Uganda joins the Sustainable Coffee Challenge!

April 2018 – Following a joint mission between the Sustainable Coffee Challenge and the GDSA Secretariat to Uganda in February, the Sustainable Coffee Challenge has announced a new collaboration with the Government of Uganda to work together to establish coffee as the first sustainably-grown agricultural product. This announcement was made during the 121st session of the International Coffee Organization's Coffee Council in Mexico City, Mexico.

"This new partnership show a willingness of governments to work collaboratively to ensure our ability to meet the growing demand for coffee in a way that supports economic development among producers and conserves the unique tropical ecosystems in which coffee grows," said Bambi Semroc, Vice President of Sustainable Markets and Strategy at Conservation International.   

Uganda's participation in the Challenge builds on the country's 'Coffee Roadmap', which sets out the ambitious target to increase annual production from 3 million to 20 million bags of coffee per year by 2025. Uganda is the second GDSA member country to join the Sustainable Coffee Challenge (Rwanda being the first). Two other countries - Mexico and Costa Rica - have also joined the Challenge.

"Coffee production is integral to the Ugandan economy as it contributes to 20 to 30 percent of our exports," said Dr. Emmanuel Iyamulemye, Managing Director of the Uganda Coffee Development Authority. "We are excited about this new partnership with the Challenge, which will allow us to realize the targets in the 'Coffee Roadmap' by tapping into ways we can renovate and rehabilitate our coffee production sustainably for our smallholder farmers who are the majority of our coffee growers."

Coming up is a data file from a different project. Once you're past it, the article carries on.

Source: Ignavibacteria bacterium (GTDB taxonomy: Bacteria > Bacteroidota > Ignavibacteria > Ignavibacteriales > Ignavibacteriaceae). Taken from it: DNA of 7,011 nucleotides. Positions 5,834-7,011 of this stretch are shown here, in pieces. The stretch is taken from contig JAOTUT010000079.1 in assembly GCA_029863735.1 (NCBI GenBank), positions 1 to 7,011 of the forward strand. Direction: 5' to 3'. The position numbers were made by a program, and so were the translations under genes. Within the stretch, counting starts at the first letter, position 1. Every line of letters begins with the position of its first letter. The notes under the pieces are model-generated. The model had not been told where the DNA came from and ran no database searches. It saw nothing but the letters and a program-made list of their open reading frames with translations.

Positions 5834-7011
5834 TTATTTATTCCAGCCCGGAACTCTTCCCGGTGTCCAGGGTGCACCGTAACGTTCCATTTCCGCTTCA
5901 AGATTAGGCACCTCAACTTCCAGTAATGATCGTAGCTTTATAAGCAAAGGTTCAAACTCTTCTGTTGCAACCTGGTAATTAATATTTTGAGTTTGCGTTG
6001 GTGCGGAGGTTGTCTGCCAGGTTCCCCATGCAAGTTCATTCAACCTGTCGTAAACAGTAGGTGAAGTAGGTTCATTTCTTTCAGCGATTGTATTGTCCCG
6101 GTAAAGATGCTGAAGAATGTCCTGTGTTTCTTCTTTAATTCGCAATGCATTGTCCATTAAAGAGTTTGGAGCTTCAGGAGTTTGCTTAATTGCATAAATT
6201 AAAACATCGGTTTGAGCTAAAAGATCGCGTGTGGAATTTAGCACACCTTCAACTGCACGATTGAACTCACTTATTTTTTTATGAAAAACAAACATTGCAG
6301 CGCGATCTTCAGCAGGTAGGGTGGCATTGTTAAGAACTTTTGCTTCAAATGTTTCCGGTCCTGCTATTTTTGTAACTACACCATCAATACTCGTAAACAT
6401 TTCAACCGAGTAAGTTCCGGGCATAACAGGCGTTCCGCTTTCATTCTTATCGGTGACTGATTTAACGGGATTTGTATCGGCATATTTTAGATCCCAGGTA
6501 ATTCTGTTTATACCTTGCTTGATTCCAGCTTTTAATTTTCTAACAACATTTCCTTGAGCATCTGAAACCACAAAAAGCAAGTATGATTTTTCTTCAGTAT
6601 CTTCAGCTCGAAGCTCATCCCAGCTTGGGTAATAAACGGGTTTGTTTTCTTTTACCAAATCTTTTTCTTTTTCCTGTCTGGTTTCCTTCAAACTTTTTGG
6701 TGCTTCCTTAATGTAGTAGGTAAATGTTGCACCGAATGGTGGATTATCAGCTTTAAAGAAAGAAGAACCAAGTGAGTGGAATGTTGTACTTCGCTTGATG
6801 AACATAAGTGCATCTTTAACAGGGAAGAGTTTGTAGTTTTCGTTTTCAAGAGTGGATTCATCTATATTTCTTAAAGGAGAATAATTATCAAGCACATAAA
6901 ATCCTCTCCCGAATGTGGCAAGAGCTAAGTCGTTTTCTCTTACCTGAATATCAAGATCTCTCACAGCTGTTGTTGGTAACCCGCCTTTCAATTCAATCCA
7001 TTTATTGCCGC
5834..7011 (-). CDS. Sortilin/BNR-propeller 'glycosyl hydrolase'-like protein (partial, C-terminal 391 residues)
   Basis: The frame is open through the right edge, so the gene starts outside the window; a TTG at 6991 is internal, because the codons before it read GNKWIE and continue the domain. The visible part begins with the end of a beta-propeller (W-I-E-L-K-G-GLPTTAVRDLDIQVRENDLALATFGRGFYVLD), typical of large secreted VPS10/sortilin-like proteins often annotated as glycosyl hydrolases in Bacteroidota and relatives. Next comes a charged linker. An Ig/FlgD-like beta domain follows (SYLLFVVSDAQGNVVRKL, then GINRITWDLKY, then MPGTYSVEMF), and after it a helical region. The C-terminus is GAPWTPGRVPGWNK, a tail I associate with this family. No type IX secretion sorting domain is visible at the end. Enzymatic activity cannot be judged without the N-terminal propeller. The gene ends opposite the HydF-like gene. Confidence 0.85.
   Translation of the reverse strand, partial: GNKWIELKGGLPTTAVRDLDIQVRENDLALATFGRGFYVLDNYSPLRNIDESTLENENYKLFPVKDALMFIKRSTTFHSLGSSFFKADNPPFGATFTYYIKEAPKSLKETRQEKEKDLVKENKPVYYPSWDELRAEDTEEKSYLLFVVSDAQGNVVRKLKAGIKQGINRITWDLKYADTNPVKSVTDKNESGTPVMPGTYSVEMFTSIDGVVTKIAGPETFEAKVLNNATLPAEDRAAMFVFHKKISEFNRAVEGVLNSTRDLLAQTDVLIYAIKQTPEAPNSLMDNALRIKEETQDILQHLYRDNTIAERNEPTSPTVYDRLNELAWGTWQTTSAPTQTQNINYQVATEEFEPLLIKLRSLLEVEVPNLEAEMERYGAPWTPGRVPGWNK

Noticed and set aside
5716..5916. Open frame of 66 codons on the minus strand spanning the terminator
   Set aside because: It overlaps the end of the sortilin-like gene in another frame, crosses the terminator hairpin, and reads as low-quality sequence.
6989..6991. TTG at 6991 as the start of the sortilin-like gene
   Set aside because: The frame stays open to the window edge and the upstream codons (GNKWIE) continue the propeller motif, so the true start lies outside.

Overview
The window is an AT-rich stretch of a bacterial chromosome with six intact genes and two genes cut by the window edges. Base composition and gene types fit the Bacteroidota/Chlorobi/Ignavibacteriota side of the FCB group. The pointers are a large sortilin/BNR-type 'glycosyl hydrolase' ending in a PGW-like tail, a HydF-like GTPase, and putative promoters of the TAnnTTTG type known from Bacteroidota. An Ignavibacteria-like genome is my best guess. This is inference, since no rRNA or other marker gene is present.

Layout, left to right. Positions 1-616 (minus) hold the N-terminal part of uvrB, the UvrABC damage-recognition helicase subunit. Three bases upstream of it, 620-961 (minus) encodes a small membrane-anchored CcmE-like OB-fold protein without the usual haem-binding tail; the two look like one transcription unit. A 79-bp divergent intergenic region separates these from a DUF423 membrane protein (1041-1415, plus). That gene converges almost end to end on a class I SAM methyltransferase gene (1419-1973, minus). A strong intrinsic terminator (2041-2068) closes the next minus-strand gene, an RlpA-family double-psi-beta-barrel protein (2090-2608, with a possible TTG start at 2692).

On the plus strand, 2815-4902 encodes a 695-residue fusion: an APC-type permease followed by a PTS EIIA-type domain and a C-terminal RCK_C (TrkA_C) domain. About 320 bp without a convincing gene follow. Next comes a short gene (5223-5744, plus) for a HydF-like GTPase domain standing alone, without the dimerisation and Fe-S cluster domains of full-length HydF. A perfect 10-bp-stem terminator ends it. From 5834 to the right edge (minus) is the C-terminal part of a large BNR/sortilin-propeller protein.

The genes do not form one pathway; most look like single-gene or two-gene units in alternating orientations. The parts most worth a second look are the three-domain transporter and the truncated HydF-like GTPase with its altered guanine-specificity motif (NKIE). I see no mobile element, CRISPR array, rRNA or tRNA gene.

The Sustainable Coffee Challenge, formed by Conservation International and Starbucks and launched during the Paris climate meetings in 2015, is uniting players from across the coffee industry – growers, traders, roasters, retailers, governments and nongovernmental organizations. It aims to stimulate greater demand for sustainable coffee while partnering to find solutions to mitigate impacts of climate change and other stressors.

The Gaborone Declaration for Sustainability in Africa (GDSA) Secretariat is working to promote the Sustainable Coffee Challenge in its member countries, as a platform that helps countries move towards implementing the second GDSA Action Statement. More information about the collaboration can be found in a joint case study published by the GDSA and the Sustainable Coffee Challenge, available online.

About the Sustainable Coffee Challenge
The Sustainable Coffee Challenge convenes, unites and urges the coffee sector and conservation partners across the industry to spur the actions and investments necessary to make coffee the first sustainable agriculture product in the world. The Challenge is committed to stimulating demand for sustainable coffee across the value chain, from the policymaking level to the final consumer. By encouraging demand for sustainable coffee, it leads to investments that enable the transition to a sustainable production and ensuring the coffee we drink is a sustainable product.

About the Uganda Coffee Development Authority
Uganda Coffee Development Authority was established by an Act of Parliament 1991 and amended in 1994, Cap. 325 under the laws of the Republic of Uganda. Uganda Coffee Development Authority is established as a public authority and its mandate is to promote and oversee the coffee industry by supporting research, promoting production, controlling the quality and improving the marketing of coffee in order to optimize foreign exchange earnings for the country and payments to the farmers.

© Conservation International/photo by Miguel Ángel de la Cueva

© Conservation International/photo by Miguel Ángel de la Cueva